Pyongyang embraces China-made taxis

By Korea Herald
  • Published : Sept 29, 2013 - 20:13
  • Updated : Sept 29, 2013 - 20:13
Chinese carmakers, in the absence of Hyundai and other South Korean players, are betting big on the seemingly emerging North Korean automotive market.

And leading the group is BYD, a Chinese manufacturer of autos and batteries, which is 10 percent owned by Warren Buffett.

According to news reports on Sunday, Pyongyang recently purchased 60 F3 taxis from BYD. The Shenzhen-based company now reportedly operates 300 taxis out of the total 1,000 in the capital city. 

A taxi drives in downtown Pyongyang in this undated file photo. (Yonhap News)
“These cars are present everywhere nowadays, and very visible thanks to their transparent and even aggressive colors,” a source in Pyongyang told NK News, a Washington-headquartered news site.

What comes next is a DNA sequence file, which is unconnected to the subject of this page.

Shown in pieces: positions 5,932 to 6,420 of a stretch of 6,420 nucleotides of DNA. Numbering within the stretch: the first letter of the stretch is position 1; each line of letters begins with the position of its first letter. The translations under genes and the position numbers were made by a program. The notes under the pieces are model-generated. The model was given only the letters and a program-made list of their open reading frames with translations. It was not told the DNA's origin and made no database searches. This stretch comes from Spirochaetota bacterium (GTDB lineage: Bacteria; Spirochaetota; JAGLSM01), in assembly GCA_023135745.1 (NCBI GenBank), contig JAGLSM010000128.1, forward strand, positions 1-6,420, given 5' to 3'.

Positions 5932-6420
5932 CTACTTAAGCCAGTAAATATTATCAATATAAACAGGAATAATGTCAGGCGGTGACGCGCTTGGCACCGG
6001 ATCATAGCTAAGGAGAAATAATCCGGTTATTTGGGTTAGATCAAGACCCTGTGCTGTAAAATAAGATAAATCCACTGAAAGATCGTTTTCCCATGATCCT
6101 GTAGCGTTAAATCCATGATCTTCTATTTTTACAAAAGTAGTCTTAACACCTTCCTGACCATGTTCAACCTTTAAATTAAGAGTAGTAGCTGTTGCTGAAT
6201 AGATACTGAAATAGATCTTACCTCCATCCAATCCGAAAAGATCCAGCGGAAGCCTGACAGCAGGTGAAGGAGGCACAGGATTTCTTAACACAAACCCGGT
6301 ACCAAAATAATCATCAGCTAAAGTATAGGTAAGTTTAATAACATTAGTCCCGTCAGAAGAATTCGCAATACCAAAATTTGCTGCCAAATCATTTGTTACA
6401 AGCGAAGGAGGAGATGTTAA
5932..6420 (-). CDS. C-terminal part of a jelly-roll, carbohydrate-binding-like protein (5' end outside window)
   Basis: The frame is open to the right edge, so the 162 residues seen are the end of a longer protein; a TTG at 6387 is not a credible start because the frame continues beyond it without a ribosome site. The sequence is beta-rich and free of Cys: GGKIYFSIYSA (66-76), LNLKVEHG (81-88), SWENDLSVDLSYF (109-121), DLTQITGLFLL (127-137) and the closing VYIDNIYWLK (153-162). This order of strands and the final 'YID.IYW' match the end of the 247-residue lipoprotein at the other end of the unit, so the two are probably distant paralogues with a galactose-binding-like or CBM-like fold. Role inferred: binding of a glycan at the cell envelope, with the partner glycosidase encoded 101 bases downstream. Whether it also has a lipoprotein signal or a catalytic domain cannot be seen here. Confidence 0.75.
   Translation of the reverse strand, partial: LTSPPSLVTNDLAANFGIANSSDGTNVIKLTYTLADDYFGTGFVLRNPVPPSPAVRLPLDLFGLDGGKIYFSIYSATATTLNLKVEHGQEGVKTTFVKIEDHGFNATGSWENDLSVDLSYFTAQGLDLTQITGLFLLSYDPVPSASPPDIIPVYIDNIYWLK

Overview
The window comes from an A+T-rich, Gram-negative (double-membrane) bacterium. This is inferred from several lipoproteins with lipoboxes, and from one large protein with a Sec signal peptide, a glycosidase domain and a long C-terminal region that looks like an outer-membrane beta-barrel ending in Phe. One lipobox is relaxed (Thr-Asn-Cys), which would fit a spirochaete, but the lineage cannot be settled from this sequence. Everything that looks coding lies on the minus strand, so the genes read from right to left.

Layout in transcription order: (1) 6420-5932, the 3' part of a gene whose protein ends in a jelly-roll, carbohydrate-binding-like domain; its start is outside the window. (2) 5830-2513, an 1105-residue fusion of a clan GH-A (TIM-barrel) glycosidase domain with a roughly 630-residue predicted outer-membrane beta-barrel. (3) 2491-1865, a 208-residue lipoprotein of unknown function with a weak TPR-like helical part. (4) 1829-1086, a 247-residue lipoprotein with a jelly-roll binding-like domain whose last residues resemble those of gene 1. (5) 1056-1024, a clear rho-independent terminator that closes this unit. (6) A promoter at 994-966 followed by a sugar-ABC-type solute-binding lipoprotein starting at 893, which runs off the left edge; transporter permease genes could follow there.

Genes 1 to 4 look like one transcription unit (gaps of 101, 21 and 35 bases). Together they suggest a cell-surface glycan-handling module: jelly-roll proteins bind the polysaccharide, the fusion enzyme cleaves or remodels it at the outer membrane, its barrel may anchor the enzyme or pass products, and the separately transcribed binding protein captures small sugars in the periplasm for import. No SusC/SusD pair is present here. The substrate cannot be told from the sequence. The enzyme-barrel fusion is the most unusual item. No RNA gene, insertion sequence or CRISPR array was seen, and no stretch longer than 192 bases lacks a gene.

The source added the cabs, called “Beijing taxis” due to their distinctive yellow and green body colors, emerged on the streets of Pyongyang in May.

The news came as Chinese companies are ramping up efforts to expand their presence in North Korea. Of the 226 companies from 12 countries that participated in a recent global product fair in Pyongyang, 118 came from China.

Especially in some Chinese cities that border North Korea such as Dandong, a growing number of carmakers and their suppliers are setting up their operations, sources said, possibly to take an early edge in the market.

“It’s been four to five years since we started selling BYD cars in North Korea,” a BYD dealer was quoted as saying by Chosun Shinbo, a paper published by the General Association of Korean Residents in Japan, or Chochongryon.

“Our sales are higher than before. I feel car demand is growing among Pyongyang citizens,” said the man, adding that his dealership sells seven passenger vehicle and minivan models and operates a service center in the city.

Industry watchers, though, were cautious about saying that the auto market in North was really growing, considering owning a car or a ride on a taxi are still considered a luxury allowed to only a fraction of the upper class there.

By Lee Ji-yoon (